Once you have set up and registered your business, you may have a number of questions about running a limited company.
Given that a limited company is a separate legal entity from you, there are different rules when it comes to things like taking money from the business, paying yourself and employees, paying corporation tax, bookkeeping, and more.
Limited companies are legally separate entities from the owners, shareholders, and from the person who runs it, the director (or directors). Whether you are forming a new company from scratch or are transitioning from operating as a sole trader to director of a limited company, in doing so, you will inherit a number of different responsibilities when it comes to the day-to-day running of the business.
Once you have set up your company, you can begin trading straight away. A formation agent can expedite the process of getting set up so that you can start running things quickly; you will need some capital to cover the initial costs of getting up and running, a sum that can quickly be recouped once you begin turning a profit.
A director is responsible for running of the business, and is therefore accountable to shareholders for it’s success.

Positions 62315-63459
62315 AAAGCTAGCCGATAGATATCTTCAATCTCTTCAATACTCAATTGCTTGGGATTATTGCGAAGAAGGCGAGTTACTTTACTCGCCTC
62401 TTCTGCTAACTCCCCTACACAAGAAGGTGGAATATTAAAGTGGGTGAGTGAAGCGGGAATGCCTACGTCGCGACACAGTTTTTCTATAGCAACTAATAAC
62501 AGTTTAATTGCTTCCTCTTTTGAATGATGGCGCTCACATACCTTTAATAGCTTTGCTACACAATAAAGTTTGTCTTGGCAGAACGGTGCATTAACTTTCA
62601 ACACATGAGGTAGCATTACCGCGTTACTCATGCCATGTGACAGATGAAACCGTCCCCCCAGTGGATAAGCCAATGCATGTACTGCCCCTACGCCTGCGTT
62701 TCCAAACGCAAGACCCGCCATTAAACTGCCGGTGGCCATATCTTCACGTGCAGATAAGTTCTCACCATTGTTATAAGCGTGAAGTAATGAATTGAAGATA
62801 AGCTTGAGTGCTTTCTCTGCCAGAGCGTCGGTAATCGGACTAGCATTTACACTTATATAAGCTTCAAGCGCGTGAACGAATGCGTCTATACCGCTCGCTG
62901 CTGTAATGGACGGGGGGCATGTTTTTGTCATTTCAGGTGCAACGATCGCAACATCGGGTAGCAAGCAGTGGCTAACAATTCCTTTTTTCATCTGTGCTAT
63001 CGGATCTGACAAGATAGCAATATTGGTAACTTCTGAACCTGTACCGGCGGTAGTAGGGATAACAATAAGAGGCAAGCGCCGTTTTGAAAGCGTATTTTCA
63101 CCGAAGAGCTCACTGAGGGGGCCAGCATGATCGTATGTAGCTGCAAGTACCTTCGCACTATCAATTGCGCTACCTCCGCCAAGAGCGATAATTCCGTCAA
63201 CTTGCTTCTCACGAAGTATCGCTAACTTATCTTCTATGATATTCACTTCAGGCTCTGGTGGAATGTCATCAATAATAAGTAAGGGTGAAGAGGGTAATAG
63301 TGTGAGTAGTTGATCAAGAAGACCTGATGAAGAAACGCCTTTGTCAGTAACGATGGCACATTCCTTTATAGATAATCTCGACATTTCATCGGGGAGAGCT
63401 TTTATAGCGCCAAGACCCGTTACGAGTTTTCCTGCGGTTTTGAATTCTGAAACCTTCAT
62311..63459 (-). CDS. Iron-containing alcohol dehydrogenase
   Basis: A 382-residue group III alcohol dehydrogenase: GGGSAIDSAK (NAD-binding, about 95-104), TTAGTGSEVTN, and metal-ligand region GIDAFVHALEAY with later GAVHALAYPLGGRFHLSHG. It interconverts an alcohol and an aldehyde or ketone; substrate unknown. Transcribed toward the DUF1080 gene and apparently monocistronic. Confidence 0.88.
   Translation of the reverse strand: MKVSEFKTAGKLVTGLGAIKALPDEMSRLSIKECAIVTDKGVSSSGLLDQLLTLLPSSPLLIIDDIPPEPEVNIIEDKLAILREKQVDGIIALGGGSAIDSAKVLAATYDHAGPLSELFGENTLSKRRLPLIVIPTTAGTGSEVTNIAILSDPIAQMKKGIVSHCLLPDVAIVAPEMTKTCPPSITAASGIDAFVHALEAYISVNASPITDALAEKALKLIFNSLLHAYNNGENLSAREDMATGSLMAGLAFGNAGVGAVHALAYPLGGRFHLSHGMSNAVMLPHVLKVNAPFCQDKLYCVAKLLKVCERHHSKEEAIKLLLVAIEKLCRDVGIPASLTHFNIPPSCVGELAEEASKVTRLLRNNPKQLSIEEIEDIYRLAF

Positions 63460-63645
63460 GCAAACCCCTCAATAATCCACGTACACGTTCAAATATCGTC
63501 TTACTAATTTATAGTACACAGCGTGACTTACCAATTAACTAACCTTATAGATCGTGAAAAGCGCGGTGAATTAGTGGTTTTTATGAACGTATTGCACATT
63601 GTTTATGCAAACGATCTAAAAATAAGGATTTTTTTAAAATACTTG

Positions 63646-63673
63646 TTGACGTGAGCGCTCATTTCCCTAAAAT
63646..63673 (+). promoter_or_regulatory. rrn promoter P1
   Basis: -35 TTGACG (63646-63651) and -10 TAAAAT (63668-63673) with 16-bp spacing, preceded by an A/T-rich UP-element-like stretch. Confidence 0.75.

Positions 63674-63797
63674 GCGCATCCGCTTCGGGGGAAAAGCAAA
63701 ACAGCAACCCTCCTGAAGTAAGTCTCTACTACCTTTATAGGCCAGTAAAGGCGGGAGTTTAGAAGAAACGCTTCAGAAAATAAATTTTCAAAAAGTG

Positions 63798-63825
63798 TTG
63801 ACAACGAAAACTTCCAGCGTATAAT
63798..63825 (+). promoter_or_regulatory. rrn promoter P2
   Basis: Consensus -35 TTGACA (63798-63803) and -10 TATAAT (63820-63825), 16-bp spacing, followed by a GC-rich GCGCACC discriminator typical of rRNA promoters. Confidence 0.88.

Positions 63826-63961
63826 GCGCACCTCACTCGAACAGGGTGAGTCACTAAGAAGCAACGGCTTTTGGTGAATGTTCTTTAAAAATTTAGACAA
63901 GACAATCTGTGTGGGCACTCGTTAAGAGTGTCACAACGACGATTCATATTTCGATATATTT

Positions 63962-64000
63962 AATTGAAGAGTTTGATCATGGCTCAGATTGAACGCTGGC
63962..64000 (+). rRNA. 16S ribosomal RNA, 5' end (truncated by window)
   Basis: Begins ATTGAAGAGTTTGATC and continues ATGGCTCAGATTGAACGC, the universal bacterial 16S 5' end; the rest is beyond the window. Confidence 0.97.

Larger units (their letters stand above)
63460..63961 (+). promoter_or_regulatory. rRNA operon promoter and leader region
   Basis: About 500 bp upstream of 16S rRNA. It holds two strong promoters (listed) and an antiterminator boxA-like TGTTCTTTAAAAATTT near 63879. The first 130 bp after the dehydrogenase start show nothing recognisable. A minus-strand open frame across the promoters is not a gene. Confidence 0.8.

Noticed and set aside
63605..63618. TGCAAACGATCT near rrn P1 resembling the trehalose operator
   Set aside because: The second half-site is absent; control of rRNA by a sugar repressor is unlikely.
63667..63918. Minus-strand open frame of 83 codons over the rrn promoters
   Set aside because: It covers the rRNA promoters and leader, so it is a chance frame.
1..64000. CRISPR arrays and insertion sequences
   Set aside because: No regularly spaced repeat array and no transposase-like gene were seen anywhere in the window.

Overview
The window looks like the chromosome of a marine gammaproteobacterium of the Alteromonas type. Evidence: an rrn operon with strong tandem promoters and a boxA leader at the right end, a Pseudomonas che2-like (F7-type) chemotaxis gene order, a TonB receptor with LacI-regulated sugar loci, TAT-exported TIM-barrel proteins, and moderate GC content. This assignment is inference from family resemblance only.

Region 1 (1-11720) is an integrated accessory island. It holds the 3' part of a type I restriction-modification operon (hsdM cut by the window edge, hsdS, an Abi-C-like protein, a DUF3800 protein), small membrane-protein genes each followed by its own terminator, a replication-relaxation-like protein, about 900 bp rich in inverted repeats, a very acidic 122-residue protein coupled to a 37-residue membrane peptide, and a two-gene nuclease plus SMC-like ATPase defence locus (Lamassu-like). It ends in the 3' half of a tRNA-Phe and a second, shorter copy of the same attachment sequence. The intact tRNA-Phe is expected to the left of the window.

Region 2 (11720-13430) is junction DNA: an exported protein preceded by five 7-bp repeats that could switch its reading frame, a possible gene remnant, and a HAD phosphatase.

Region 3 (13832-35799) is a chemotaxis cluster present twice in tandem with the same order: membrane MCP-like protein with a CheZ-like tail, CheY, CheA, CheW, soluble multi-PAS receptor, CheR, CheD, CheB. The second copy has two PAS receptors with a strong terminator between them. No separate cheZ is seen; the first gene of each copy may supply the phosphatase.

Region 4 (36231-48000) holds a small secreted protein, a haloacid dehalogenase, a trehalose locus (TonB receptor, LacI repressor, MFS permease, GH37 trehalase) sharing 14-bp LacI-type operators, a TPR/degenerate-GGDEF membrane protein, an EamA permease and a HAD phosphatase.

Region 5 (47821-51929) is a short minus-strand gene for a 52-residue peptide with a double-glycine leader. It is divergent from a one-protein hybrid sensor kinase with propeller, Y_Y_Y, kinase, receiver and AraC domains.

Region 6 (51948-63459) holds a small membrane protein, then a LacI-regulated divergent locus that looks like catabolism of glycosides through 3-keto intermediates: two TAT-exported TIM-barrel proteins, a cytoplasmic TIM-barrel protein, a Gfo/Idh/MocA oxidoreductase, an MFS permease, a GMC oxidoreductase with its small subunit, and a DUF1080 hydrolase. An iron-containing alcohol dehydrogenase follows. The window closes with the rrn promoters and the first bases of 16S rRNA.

As director, there are a number of things that you will need to oversee as you get started, and as the company grows:
A formation agent can save you substantial time and money when it comes to setting up your company, which means you can begin trading and therefore turning a profit sooner.
In regards to running costs, this will depend on a number of things, such as whether you are a home-based limited company versus a business occupying a premises. Most directors choose to instruct an accountant to manage the books, for which there is an ongoing cost, and if you have anything in the way of a business consultant or adviser, this too could count as a cost. One advantage of being a limited company is the fact that you are allowed more in the way of expenses compared with a sole trader, and so you can offset many of these running costs against taxes.
You are not legally obligated to have an accountant, but many directors find this to be invaluable when it comes to running a limited company.
You should ensure they are fully qualified, and check their references before instructing them. An experienced accountant can help you avoid making expensive mistakes and to remain compliant, and as they have a greater knowledge of the expenses allowable, they can almost certainly reduce your corporation tax bill.
If your annual turnover is less than £5.6 million per year, you will not need to undergo an audit, but for companies with anything over this, the law requires an annual end-of-year audit. You should also do your due diligence when it comes to selecting a person or firm to audit your accounts, as it is illegal for any individual to carry out an audit of a limited company if they are not a registered auditor.
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